“All the (Cleveland) Browns stuff in the 1980s: The Drive, The Fumble – I watched it all. I used to think how cool it would be if I was on the field and could change all that. I thought: I’m not going to let this happen again.”

But Anderson nearly had a bigger date with history a few days later. In the ensuing World Series against the Marlins, Anderson appeared in Games 3 and 4, pitching three scoreless innings in Game 4 to earn the save in Cleveland’s 10-3 win.

Four days later in the deciding Game 7, Hargrove called on Anderson to face left-hander Darren Daulton with two outs and nobody on in the eighth inning – and Cleveland clinging to a 2-1 lead.

Marlins manager Jim Leyland sent right-hander Jeff Conine up to hit for Daulton, but Hargrove stuck with Anderson – who coaxed Conine to fly out to left field to end the frame.

Suddenly, the Indians were three outs away from the World Series title – and Anderson would be a part of the winning box score.

Mesa, however, could not hold the lead in the ninth. And in the 11th inning, Edgar Rentería’s single off Charles Nagy scored Craig Counsell – who had reached base on an error by Fernández – to give the Marlins the win and the championship.

Twenty-three days later, Anderson was taken by the Diamondbacks with the second pick in the Expansion Draft.

There was little drama, as Anderson was reportedly the Diamondbacks’ target as soon as the Devil Rays took pitcher Tony Saunders with the first overall pick.

Given regular work in the Diamondbacks rotation throughout the 1998 season, Anderson was 12-13 with a 4.33 ERA in 32 starts, working 208 innings and leading the NL with a walks-per-nine innings rate of 1.039. Anderson was 8-2 as a spot starter in 1999, and started Game 4 of the NLDS vs. the Mets – allowing just two runs in 7.0 innings in a game the Diamondbacks lost on Todd Pratt’s walk-off home run in the 10th that clinched the series.

Anderson returned to the rotation in 2000 to go 11-7 with a 4.08 ERA in a career-best 213.1 innings. Then in 2001, Anderson was 4-9 with a 5.20 ERA in 22 starts. The Diamondbacks won the NL West, and Anderson reverted to his traditional postseason form by allowing one run over two appearances in the NLDS vs. the Cardinals and then earning a win in Game 4 of the NLCS vs. the Braves.

In the World Series against the Yankees, Anderson got the start in Game 3 after wins by Curt Schilling and Randy Johnson in the first two games. He was tagged with a hard-luck 2-1 loss after allowing five hits and two runs over 5.1 innings, but saved Arizona’s bullpen with his outing. Arizona won the World Series five days later on Luis Gonzalez’s walk-off hit in Game 7.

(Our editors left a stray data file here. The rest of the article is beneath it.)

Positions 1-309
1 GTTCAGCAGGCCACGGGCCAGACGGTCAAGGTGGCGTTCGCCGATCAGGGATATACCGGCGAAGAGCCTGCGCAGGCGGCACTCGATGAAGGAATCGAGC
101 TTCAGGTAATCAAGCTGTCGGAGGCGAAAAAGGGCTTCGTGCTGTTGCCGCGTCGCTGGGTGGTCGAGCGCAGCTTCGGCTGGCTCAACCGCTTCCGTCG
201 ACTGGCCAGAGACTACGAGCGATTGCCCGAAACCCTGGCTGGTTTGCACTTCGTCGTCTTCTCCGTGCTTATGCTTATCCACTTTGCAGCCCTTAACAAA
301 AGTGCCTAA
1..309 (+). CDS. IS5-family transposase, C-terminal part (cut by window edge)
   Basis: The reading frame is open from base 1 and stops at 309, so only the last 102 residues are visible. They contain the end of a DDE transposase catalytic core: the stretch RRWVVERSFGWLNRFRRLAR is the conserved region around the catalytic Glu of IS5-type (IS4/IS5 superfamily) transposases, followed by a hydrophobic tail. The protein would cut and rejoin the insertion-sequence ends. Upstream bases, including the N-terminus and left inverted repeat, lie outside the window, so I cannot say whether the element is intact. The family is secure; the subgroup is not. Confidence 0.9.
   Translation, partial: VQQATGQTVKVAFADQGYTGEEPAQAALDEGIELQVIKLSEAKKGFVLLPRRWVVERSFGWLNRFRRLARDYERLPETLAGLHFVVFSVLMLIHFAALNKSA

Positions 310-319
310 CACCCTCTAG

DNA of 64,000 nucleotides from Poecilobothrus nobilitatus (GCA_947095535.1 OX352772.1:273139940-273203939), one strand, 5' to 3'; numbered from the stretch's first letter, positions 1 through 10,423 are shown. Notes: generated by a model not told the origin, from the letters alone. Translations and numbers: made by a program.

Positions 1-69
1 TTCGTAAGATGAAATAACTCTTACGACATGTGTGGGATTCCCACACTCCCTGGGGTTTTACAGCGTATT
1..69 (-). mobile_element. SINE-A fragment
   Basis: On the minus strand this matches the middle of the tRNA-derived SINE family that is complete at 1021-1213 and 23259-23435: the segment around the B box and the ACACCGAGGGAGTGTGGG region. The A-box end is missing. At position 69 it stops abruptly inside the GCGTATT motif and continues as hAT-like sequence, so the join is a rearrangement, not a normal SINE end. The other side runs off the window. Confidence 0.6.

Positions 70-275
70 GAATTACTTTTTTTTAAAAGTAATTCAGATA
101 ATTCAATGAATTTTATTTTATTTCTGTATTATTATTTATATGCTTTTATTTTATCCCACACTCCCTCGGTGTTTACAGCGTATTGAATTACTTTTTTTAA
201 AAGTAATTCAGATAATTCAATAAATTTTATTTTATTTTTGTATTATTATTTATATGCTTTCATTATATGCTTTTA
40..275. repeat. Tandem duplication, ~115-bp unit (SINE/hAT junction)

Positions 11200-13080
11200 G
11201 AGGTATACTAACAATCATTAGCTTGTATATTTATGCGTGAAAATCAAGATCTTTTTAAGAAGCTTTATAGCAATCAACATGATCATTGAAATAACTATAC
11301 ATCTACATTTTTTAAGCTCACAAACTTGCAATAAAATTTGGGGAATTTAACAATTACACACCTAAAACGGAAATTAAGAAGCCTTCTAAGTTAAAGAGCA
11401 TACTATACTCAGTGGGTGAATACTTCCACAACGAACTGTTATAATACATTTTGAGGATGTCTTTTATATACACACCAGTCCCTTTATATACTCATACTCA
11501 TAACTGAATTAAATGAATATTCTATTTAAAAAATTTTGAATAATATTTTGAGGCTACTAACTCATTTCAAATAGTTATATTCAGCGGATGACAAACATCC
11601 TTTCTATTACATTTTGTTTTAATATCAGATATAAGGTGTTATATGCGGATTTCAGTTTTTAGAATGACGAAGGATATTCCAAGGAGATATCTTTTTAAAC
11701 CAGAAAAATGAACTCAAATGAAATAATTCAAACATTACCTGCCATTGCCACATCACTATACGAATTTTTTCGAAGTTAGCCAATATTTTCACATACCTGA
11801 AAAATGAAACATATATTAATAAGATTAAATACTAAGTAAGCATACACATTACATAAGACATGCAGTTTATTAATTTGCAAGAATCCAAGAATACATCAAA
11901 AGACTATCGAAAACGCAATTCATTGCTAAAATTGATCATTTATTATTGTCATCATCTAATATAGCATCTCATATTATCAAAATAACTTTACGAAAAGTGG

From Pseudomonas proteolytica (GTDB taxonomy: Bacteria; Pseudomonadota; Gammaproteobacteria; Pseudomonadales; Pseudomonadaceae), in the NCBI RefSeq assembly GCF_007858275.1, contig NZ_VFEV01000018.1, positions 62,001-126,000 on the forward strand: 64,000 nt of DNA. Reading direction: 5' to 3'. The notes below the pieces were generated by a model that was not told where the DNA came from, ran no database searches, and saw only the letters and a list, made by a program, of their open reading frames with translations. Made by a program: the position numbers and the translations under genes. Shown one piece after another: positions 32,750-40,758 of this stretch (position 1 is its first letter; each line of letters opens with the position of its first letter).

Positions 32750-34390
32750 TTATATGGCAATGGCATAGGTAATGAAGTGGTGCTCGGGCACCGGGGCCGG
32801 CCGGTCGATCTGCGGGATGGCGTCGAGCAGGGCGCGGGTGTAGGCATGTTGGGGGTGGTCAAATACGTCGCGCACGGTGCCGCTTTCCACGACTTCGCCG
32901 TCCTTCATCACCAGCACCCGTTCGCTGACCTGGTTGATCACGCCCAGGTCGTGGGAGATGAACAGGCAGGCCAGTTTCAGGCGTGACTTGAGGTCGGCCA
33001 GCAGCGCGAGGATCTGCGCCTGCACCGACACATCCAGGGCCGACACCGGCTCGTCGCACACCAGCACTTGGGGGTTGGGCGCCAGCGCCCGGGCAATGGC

Anderson was 6-11 with a 4.79 ERA in 2002, helping the Diamondbacks advance to the postseason for the third time in four seasons. Anderson then became a free agent and signed with the Indians for the 2003 campaign, joining a club that was retooling following its dominant days of the late 1990s.

“It’s one thing when the team doesn’t have a plan,” Anderson told the Associated Press after signing a one-year deal. “But you could see that the plan here was well thought out.”

After going 9-10 with a 3.74 ERA in 25 appearances, Anderson was traded to Kansas City in a stretch-drive deal as the surprising Royals chased a postseason berth. Anderson went 5-1 in seven starts, impressing his new team even as the Royals finished seven games behind the Twins in the AL Central.

Signing a two-year deal to return to the Royals, Anderson was 6-12 with a 5.64 ERA in 2004, then suffered an elbow injury six starts into the 2005 season. Two Tommy John surgeries followed, but in 2007 – with his career seemingly over – Anderson began a comeback that saw him head to Spring Training with the Rays in 2008 before tearing his ulna collateral ligament for the third time and ending his career.

In 13 big league seasons, Anderson was 82-83 with a 4.74 ERA and a 1.961 walks-per-nine innings ratio. In 11 postseason games over six series, Anderson was 2-1 with one save and a 2.43 ERA.

He retired to the broadcast booth, where he began calling Rays games in 2008. The fun he brought to big league clubhouses easily translated to the airwaves.

“It’s always fun to have guys in the clubhouse who know how to laugh at themselves,” Rays teammate Troy Percival told the Tampa Bay Times, “and he can definitely do that.”

A career that featured more than a few memorable moments, however, was certainly nothing to laugh at.


Craig Muder is the director of communications for the National Baseball Hall of Fame and Museum

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Part of the CARD CORNER series